This is a different animal than the Aerial’s. More dynamic, more detailed, and not as warm. The TS-300 takes what I liked best about the Hawk and adds it to the best of the Studio 100, while I would liken the 7B’s to more of a Focus 220ish sound, but much better. Both speakers had truly amazing imaging capabilities.

If this is what you get for $5g or more, consider me officially impressed. Is it worth the price? ...hard to say. You decide for yourself. The differences between these two candidates and the < $3g speakers I have heard, lies mostly in imaging and attention to the depth and control of low bass frequencies; improved impact; more fullness of the midrange; and detail with out sounding harsh or bright. I would love to own either of these expensive (to me) speakers. Neither one is perfect, but they both have nearly everything that I want out of my fronts, even though they each have a different sound. The only significant compromise, from my perspective, would be price (and that IS significant).

Edit: I have been searching the web for any information about these excellent sounding speakers (TS-300) and have not been able to find much, most of what I found has been in German or Russian. Based on the size and weight of these speakers, something didn't quite jive with their price tag to me. I was tipped off, by another forum member, about potential for them being overpriced in the states because of the weak dollar and strong euro and i am certain that this has increased their price. Another concern that I had, besides currency conversion, is the limited distribution and availability state side. This thought popped into my head as soon as the dealer said that he was one of only 4 dealers in the country. Because almost nobody else has them, their price can skyrocket unchecked (basic law of supply and demand), especially since they are such a fantastic sounding speaker. The third factor that is affecting their price is shipping costs, everything is made in Germany and shipped on an individual basis as far (as I can tell) so this is also a significant contribution to their cost. So, after a considerable amount of digging and translating languages I found a site that also had pricing information for some of the Dynaudio speakers, including the Focus 220's which cary a msrp of $3000 USD. Based on that number, and compared with what the same place was charging for the TS 300's they should actually cost $3200 USD !!!!!!!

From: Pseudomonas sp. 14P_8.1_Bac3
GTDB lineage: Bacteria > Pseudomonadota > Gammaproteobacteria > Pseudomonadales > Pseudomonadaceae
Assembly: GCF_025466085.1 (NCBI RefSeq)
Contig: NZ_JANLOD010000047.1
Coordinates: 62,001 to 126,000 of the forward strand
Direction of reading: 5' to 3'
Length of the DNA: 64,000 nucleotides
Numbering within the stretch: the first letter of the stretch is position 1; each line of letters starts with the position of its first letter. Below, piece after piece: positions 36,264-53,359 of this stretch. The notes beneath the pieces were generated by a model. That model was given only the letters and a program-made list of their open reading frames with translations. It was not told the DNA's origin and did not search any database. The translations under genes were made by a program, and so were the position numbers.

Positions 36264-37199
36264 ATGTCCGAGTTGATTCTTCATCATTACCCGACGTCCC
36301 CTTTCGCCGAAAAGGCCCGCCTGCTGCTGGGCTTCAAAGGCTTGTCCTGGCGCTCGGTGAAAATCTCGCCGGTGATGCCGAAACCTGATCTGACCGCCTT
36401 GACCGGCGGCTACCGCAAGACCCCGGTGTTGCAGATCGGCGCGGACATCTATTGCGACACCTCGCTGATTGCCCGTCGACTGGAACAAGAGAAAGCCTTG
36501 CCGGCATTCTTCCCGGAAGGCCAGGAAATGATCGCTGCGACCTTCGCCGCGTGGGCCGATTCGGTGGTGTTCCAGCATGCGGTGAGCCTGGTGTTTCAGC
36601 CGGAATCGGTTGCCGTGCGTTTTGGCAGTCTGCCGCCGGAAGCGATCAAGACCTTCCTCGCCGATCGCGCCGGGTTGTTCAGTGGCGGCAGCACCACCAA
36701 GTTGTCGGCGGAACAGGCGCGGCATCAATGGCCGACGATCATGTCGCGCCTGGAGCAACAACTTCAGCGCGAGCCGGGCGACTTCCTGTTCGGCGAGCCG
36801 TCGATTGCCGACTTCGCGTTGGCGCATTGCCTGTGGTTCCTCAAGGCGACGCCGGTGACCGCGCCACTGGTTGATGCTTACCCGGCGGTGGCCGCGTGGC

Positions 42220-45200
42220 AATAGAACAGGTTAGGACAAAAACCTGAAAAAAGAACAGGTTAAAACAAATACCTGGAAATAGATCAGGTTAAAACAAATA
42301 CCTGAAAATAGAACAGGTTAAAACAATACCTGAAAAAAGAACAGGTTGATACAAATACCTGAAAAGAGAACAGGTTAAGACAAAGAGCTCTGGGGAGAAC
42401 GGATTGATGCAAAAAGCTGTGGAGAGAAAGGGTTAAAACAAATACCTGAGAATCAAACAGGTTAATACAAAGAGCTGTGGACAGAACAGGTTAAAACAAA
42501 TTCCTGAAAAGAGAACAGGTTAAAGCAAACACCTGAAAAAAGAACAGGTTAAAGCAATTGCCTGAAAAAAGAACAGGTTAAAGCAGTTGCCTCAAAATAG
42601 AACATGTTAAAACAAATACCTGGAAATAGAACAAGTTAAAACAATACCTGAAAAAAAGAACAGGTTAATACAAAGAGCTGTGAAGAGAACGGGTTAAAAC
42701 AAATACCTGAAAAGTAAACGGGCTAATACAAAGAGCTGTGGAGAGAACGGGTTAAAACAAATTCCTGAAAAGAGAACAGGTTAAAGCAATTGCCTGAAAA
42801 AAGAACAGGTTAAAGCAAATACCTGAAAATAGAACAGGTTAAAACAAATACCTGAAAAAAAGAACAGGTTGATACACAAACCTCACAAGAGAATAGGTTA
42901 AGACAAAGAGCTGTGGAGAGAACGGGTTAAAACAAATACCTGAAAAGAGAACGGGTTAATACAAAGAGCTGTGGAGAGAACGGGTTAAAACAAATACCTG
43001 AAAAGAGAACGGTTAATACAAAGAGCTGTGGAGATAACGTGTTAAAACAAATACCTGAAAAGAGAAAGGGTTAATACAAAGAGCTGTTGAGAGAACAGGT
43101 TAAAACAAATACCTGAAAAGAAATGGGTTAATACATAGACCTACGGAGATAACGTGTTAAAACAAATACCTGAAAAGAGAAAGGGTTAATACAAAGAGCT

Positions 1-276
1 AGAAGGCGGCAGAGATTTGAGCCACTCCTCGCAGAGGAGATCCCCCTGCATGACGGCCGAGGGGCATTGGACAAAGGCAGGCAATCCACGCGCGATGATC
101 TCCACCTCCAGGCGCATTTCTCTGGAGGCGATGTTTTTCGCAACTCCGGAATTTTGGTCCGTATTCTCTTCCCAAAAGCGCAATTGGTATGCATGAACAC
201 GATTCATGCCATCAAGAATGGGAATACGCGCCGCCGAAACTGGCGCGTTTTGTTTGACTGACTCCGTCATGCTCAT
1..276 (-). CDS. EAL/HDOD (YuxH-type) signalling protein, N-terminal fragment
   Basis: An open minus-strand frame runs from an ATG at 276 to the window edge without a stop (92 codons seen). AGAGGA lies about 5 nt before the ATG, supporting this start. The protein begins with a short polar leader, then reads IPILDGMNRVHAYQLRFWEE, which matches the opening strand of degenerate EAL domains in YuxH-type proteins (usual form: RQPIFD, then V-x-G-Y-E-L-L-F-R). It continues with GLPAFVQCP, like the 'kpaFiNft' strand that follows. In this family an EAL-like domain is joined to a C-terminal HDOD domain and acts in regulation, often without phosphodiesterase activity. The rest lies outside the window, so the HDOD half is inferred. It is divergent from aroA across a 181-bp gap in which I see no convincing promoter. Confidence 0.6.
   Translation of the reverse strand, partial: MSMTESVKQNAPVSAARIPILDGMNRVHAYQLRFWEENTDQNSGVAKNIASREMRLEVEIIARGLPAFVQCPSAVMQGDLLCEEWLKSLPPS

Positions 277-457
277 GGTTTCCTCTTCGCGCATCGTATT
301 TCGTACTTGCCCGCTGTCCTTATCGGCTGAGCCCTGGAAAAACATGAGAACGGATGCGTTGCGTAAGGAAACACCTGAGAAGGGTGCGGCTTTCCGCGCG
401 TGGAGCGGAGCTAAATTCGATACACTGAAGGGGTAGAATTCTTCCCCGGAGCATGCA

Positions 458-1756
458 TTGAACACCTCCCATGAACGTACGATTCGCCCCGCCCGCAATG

Last edited by Funkmonkey; 03-09-08 at 07:58 PM.
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post #84 of 110 Old 03-03-08, 11:25 PM
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Josuah
 
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Re: $1500-$2000 Fronts

Looking forward to your opinions on the Sierras and Songtowers. Those are both speakers I had on my short list before picking up a pair of Minis.

I've also been led to believe that the Aeriel 7Bs are similar to the Onix Reference 3s in terms of quality, perhaps a bit better because of the different crossover. (The 7B has it's woofer cross over at 400Hz, while the Ref 3 has its midrange woofer at 2.5kHz.) I'd love 20Ts--a ribbon at 3.5kHz and up is amazing--but they are expensive! So I got the Minis. Now I just need some good gear for the Minis.

The retail prices are out of your price range, but if you find used ones they might fall into it. Worth a thought.
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post #85 of 110 Old 03-04-08, 12:54 PM Thread Starter
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Greg
 
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Two ID companies

Speakerquest (Round 10)

I have been anxiously waiting to hear these two speakers for quite a few weeks now, and this last weekend, I had the opportunity, thanks to two very nice fellow enthusiasts that opened their homes and allowed a schmuck like me to come in and listen to their gear. Thank you Curtis and David, both of you helped to make this weekend fun and educational for me. You guys both have very sweet setups.

Before I get going I want to refer you all to the last speakers that I listened to ($5,000 range), literally a day or two before I heard these two far less expensive speakers, so my ears were completely jaded, but I will try and forget that ear-altering experience and be fair as I write this...



Ascend Acoustics - Sierra-1 ($848 natural, $898 Black)